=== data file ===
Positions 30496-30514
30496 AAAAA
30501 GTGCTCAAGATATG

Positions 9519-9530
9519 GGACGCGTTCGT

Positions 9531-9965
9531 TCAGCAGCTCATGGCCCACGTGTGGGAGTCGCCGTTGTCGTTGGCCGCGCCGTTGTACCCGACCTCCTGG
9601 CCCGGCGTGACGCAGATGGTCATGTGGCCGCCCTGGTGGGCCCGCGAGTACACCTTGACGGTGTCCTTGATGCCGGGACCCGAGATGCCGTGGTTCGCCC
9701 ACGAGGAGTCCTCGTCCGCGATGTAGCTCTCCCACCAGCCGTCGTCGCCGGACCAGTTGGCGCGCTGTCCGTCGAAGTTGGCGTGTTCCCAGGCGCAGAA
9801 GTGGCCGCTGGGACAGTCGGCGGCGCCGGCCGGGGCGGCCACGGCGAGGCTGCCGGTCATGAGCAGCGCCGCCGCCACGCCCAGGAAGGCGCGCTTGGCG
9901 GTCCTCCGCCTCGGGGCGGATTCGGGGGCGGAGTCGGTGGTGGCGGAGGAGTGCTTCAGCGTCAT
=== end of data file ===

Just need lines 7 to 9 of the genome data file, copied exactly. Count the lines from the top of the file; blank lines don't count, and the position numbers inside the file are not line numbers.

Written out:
9531 TCAGCAGCTCATGGCCCACGTGTGGGAGTCGCCGTTGTCGTTGGCCGCGCCGTTGTACCCGACCTCCTGG
9601 CCCGGCGTGACGCAGATGGTCATGTGGCCGCCCTGGTGGGCCCGCGAGTACACCTTGACGGTGTCCTTGATGCCGGGACCCGAGATGCCGTGGTTCGCCC
9701 ACGAGGAGTCCTCGTCCGCGATGTAGCTCTCCCACCAGCCGTCGTCGCCGGACCAGTTGGCGCGCTGTCCGTCGAAGTTGGCGTGTTCCCAGGCGCAGAA